The first thing to do is decide which route is right for you and the research in itself is quite time consuming. There’s traditional publishing with an agent; traditional publishing without an agent (very tricky to get a deal, especially these days); independent publishers – printed books; independent publishers – ebooks; or self-publishing.

Having decided which route you want to take, you then need to research the submission guidelines for each agent/publisher you want to submit to and ensure that you stick rigidly to their guidelines. Each one is a little different so you have to tailor the next stages to their precise requirements.

The next stage is to write a synopsis of your book. This is not a chapter by chapter account, more a page or two giving the main story line, highlights, and most importantly, the ending. This document has to grab the publisher or agent’s interest so needs to be written, revised, revised again and edited to ensure excellent grammar and spelling.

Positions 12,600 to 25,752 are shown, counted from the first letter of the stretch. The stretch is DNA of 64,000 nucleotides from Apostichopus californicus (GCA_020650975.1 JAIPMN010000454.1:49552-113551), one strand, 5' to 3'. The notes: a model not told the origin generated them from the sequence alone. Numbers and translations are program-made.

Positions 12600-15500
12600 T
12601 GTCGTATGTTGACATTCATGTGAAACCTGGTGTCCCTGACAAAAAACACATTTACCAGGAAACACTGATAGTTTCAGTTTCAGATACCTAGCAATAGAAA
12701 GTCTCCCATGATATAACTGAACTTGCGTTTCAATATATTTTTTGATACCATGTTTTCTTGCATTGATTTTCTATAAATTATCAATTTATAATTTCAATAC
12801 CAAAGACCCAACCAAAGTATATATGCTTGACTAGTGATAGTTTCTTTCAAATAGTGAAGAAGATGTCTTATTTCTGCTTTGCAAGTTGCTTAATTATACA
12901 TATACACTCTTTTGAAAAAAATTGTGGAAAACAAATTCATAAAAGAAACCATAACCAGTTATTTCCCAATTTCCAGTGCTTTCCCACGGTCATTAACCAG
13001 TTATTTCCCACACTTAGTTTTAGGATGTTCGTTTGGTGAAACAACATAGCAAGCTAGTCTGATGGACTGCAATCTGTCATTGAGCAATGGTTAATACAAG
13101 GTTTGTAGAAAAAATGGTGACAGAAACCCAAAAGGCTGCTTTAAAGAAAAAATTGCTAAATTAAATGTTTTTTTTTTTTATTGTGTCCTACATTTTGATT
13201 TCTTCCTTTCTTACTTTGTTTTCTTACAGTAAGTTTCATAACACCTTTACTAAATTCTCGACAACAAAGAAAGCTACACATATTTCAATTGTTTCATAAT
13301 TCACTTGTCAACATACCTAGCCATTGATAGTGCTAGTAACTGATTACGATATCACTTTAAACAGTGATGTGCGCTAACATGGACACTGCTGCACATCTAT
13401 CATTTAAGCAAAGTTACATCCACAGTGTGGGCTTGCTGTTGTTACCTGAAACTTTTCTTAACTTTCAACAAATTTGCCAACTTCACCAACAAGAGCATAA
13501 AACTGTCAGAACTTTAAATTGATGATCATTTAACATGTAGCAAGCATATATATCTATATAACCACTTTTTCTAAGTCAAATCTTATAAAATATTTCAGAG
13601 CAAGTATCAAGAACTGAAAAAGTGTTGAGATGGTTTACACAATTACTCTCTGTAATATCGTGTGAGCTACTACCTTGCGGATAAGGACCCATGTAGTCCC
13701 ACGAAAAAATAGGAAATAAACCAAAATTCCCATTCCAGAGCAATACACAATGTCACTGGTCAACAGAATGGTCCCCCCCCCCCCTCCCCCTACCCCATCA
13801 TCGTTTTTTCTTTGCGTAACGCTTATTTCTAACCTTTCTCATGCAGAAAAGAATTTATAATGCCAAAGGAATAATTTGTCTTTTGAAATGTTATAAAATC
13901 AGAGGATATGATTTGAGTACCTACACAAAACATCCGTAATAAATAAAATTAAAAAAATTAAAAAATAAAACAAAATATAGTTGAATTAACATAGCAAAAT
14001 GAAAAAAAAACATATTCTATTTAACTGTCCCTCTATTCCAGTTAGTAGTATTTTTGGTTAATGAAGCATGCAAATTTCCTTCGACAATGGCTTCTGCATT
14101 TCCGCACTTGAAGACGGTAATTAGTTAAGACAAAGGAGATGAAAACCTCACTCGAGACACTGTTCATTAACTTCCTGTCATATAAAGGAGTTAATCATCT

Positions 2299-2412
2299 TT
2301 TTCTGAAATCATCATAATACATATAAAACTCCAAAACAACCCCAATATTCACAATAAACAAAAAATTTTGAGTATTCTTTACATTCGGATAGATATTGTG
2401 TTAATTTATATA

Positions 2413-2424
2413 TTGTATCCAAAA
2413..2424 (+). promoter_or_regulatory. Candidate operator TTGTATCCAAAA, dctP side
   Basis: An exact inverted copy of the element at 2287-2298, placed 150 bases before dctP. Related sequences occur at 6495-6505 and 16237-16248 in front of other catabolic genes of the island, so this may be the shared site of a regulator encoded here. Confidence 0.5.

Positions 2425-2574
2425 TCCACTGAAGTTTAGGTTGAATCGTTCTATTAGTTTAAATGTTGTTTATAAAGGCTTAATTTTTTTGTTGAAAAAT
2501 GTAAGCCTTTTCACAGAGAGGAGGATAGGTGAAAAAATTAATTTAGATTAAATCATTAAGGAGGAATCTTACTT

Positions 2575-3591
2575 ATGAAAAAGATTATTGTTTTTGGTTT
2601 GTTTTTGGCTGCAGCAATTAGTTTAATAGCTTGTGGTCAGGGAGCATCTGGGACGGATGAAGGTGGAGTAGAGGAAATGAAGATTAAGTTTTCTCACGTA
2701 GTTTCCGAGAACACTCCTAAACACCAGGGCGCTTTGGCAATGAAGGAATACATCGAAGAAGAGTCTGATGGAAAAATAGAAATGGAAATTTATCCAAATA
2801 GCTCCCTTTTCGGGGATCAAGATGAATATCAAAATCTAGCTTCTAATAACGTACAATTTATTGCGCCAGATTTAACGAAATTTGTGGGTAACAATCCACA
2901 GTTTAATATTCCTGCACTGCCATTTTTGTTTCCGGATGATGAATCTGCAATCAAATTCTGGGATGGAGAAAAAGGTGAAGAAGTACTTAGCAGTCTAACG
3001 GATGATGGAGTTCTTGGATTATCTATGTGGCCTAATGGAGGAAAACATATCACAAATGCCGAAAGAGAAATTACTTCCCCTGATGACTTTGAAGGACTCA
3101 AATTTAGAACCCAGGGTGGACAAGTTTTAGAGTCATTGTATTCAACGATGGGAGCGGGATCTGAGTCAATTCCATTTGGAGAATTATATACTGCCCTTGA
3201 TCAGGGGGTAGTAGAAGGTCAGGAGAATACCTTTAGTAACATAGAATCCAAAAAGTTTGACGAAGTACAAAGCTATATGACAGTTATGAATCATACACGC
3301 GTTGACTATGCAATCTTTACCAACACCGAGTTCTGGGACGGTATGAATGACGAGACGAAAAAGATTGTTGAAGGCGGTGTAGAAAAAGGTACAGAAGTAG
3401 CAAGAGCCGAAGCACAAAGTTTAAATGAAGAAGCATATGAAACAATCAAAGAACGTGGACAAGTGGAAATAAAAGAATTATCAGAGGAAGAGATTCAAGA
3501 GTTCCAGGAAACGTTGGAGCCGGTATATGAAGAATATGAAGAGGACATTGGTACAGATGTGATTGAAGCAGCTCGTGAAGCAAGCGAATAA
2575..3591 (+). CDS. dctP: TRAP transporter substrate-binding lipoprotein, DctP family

Then comes the query letter which includes a one-paragraph synopsis of your novel. Again grammar and spelling is of the utmost importance, but more than this, the letter has to be professional, succinct and powerful enough for the agent/publisher to want to read your entire novel (you only normally send the first couple of chapters at this stage). More revisions and editing until this is the best it can possibly be.

Finally, you need to write a short biography. They don’t want your life history so a short paragraph about you will do.